The lesser evil carries the day

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Houses of ParliamentPhotos of Dave grinning pretty for the camera, his arm around Sam, are emetic. But not, one has to admit, as much as photos of Ed indulging in public foreplay with Nicola Sturgeon would be. (They’re probably not involved, but you can forgive me for getting the wrong impression.)

The day is also brightened up by the demise of the LibDems, who have lost most of their parliamentary party to the Tories, the popular vote to Ukip and some of their big hitters to oblivion.

Vince Cable, Danny Alexander, Simon Hughes are all gone on to new careers, and Charles Kennedy can now devote all his time, as opposed to most of it, to falling down the stairs at Westminster pubs (a delightful sight to which I have personally been treated once or twice).

This raises the question of how Paddy Ashdown likes his hat cooked. He did after all promise to eat it if the exit polls painted a true picture of the LibDem downfall.

I trust Paddy’s taste in culinary matters though: he has a house in Burgundy not far from mine, and most Brits living in France are foodies. Perhaps stewing a hat in a local Irancy wine would make it palatable, but I’d rather not offer unsolicited advice. Bon appétit, Paddy!

My vote for Ukip didn’t dent the Tory majority in our constituency, as I knew it wouldn’t. With a landslide of 62.9 per cent of the vote, the incumbent Tory candidate fell just short of Putin’s support, but at least no ballot boxes were stuffed, nor any observers crippled.

There’s doom and gloom at Ukip this morning, but the party should look on the bright side. It has scored a triumphant result in popular vote, coming in third, though a disappointing one in parliamentary seats, being on course to a mere two as I write this. Moreover, Ukip finished second in 100 constituencies, increasing its 2010 score by, well, 100.

This has led to a predictable outcry to ditch the first-past-the-post system (FPTP), a cause so far dear mostly to the LibDems. This makes Ukippers sound too much like sore losers, a group never held in high esteem anywhere, and especially in Britain.

We can’t abandon an institution that has served well for centuries just because we don’t like what it’s doing today. This is too myopic and selfish for words.

Ukip’s chief appeal (to me, at any rate) is that it has the potential to become a real conservative party, as opposed to the bogus one presently usurping the name. They could thus fill a slot that may not be very wide but is still sizeable.

However, playing fast and loose with the constitution isn’t a good way of establishing conservative credentials. FPTP has persevered for centuries because it has been successful in ensuring political stability, a quality appealing not only to the English national character but also to foreign investors.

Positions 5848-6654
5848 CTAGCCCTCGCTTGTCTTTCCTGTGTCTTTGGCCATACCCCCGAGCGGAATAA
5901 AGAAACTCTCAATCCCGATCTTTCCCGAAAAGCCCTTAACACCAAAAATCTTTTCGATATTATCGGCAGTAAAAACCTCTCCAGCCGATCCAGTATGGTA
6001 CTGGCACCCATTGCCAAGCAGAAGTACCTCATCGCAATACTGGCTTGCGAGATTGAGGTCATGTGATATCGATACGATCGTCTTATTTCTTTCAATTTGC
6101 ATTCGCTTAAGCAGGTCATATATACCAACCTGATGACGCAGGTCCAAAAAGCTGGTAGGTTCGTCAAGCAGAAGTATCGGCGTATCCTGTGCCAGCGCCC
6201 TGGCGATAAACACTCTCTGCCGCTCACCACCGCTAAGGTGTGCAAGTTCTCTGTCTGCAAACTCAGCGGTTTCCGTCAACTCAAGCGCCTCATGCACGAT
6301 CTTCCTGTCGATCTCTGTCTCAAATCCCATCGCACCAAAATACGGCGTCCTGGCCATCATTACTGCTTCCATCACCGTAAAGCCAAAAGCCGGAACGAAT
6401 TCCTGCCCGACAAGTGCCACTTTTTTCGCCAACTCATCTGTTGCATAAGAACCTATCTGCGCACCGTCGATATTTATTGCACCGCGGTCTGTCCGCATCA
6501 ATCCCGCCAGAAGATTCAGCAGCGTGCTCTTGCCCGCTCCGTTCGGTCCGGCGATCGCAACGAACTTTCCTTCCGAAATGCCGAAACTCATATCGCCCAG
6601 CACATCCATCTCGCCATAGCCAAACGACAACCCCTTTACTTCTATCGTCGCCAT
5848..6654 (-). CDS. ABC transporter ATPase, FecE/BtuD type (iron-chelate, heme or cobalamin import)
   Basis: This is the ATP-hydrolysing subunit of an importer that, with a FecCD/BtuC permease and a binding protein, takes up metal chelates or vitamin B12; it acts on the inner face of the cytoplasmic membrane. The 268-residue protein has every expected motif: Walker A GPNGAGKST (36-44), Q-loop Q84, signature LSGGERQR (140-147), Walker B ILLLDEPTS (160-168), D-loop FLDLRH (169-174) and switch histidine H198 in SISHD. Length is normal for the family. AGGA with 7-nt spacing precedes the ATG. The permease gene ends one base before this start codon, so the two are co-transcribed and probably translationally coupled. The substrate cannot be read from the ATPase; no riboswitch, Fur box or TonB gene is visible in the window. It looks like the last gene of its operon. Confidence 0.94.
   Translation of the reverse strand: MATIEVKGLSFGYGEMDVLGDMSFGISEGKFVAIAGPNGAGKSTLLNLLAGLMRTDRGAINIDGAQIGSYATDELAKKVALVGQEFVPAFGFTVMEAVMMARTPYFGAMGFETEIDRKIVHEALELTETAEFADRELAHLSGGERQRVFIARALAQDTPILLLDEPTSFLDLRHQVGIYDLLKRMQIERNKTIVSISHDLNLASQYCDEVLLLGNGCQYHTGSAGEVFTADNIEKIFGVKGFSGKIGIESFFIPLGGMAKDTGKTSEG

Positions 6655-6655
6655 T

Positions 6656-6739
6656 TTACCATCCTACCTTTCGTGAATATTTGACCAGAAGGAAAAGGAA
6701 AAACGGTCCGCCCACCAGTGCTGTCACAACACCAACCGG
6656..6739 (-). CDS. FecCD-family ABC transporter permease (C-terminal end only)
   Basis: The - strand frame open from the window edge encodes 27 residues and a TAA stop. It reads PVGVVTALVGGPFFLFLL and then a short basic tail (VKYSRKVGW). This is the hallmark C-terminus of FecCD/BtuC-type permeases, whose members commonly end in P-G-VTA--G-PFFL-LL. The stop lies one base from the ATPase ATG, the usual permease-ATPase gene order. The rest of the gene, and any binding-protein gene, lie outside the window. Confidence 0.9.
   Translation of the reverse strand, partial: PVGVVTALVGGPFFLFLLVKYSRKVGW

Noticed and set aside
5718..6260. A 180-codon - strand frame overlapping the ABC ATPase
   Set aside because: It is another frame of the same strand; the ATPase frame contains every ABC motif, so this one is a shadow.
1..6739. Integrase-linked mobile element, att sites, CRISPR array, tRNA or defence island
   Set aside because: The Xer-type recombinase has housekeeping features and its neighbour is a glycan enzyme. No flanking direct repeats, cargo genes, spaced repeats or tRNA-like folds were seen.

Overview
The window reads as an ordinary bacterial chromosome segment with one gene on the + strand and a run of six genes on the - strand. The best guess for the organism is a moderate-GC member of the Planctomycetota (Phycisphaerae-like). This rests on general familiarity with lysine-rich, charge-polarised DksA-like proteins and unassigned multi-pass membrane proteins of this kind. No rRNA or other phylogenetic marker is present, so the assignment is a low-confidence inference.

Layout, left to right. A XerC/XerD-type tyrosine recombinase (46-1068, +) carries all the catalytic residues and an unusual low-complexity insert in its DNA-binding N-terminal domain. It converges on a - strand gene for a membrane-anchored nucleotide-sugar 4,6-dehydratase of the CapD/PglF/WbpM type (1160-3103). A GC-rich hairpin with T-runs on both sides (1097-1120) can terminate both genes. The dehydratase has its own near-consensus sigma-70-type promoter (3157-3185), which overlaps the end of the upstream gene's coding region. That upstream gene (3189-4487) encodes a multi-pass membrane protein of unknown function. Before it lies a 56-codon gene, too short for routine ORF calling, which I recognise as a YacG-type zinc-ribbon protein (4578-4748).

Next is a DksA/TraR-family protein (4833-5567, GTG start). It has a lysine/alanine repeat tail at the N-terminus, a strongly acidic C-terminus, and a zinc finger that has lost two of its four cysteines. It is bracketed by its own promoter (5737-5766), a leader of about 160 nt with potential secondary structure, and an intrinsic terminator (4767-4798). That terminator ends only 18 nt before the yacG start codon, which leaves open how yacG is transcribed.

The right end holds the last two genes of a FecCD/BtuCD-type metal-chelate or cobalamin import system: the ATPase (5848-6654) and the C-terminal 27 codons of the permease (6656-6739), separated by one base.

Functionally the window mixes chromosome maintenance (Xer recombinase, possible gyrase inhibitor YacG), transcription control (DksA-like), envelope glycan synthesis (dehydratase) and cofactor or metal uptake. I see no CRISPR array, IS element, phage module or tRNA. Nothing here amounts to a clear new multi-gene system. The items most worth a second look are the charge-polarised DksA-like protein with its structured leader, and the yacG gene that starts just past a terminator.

The system also reflects the underlying conviction, now terrifyingly on its way out, that there is such a thing as society, and people are its members, as distinct from atomised individuals.

Communities are the building blocks of society, just as families are the building blocks of communities. It has been assumed for centuries that those within a community have interests similar enough to be represented effectively and justly as a collective, rather than individual, entity.

This assumption has at times produced a disparity between popular vote and parliamentary representation. Hence FPTP merits another look, especially because Blairite gerrymandering created a situation where a Labour seat can be secured with fewer votes than any other party’s. But a reform shouldn’t mean destruction – or, in this case, introducing a system in which marginal parties hold government to ransom.

It’s true that, for a party supported by 3,000,000 voters, having only two MPs (the number currently projected) is unfair. Those of us who voted Ukip have every reason to feel hard done by.

But we ought to console ourselves by the thought that such concerns are transient, while the constitution is transcendent (for validation, refer to Romans 13:1 or, in a more secular mood, Reflections on the Revolution in France).

Rather than bemoaning what might – or should – have been, the party ought to congratulate itself on its huge achievements and stock up its reservoirs of patience. The Treaty of Rome wasn’t built in a day, as the saying doesn’t really go, and neither is a party hoping to repeal it.

FPTP makes it hard for third parties to become kings, but they can still act as king makers.

By the time by-elections roll along, the Tories will have made a sufficient hash of things for Ukip to beef up its parliamentary presence to a point where it could exert an even more telling effect on British politics. If nothing else, the party could push the Tories, kicking and screaming, further in the right direction.

None of us should pretend that good has triumphed. Most people weren’t so much enamoured of the Tories as horrified by the thought of a government in which Miliband’s wires would be pulled by the SNP, whose principal sentiment is hatred of the English.

That, alas, is what British politics has become: faced with the evil of two lessers, voters opt for the lesser of two evils. All we can do now is sit tight and wait to see which of his promises Dave will break first this time.

My vote goes to his promise not to contest another election.


Image credit: Shane Global

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